The echo of migrant footfalls and the silence of policy
In December 2019, an economist provided figures on migration, based on the 2011 national census, showing that the number of internal migrants had grown by another 100 million. Or that a third of India’s population — one in every three Indians — are migrants. Most of them are unskilled, semi-skilled labour or skilled labour.
During the recent COVID19 crisis, the entire world saw the migration of these unskilled, semi-skilled or skilled labour back to their home towns in inhumane conditions.
Migration in India –
According to World Bank economist, Supriyo De, “The number of internal migrants in India was 450 million as per the most recent 2011 Census. This is an increase of 45% over the 309 million recorded in 2001. This far exceeds the population growth rate of 18% across 2001-2011. Internal migrants as percentage of population increased from 30% in 2001 to 37% in 2011.”
How is internal migration beneficial for economy?
Internal migration, the movement of people within a country, results in a more efficient allocation of human resources to sectors and regions where they are better utilised.
What India needs to do?
- One – Relearn sustainable economics at the feet of Mahatma Gandhi — India still lives in villages and small towns not cities.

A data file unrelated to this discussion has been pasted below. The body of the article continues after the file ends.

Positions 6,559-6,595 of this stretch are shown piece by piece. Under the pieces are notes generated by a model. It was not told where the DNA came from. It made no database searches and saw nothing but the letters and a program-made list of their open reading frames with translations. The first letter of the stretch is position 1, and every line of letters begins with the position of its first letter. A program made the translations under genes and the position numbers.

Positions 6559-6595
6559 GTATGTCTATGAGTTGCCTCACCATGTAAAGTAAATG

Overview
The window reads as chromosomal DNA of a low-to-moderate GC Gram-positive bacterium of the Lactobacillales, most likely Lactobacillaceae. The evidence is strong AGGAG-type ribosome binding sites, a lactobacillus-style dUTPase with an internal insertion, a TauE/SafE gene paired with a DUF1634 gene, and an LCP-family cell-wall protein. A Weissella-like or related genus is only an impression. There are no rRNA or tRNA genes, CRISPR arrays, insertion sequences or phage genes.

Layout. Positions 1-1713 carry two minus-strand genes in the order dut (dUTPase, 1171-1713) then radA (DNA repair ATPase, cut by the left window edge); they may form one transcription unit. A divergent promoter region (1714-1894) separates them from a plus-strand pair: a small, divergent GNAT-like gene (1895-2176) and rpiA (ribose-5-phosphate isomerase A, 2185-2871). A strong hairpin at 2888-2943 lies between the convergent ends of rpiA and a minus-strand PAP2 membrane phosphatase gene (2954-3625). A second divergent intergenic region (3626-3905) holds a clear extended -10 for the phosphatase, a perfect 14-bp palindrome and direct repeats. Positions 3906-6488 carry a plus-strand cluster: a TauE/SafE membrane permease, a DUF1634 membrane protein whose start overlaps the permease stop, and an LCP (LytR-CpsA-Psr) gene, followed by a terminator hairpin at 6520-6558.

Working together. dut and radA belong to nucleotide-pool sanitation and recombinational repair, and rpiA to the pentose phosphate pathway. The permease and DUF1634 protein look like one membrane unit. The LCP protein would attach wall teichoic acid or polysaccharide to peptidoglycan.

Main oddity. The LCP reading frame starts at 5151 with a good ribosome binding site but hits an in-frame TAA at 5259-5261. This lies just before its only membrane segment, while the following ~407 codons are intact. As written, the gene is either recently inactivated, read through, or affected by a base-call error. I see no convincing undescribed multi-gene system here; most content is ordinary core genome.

- Second – Rebuild the rural economy based on building the household. That is the key and the target. Use the Swachh Bharat network to strengthen cottage industries which have been killed by huge industry (which cannot work at more than nominal capacity); give the latter incentives to buy from rural manufacturers and thus generate rural employment, not migration or distress, so that farm incomes are supplemented. Equip and empower artisans with better skills, design, capacity and technology, access to capital and markets.
- Third – Formalise Work from Home and design a Migration Plan — support people to work in their States or near their cluster of villages so that they are not far from home especially after the recent wrenching experience where employers have dismissed and disowned them, governments have failed them and, for the most, non-governmental organisations and relief workers have come to their rescue.
- Fourth – Move funding from current planning which benefits corporates to States, panchayats and municipalities; in addition, increase allocation on health, women, children and education to 20% of the national Budget and release these funds to the States.
Source – The Hindu
QUESTION – India still lives in villages and small towns not cities. Examine the latest migration crisis through a Gandhian lens and suggest what should be done to alleviate the sufferings of the poor.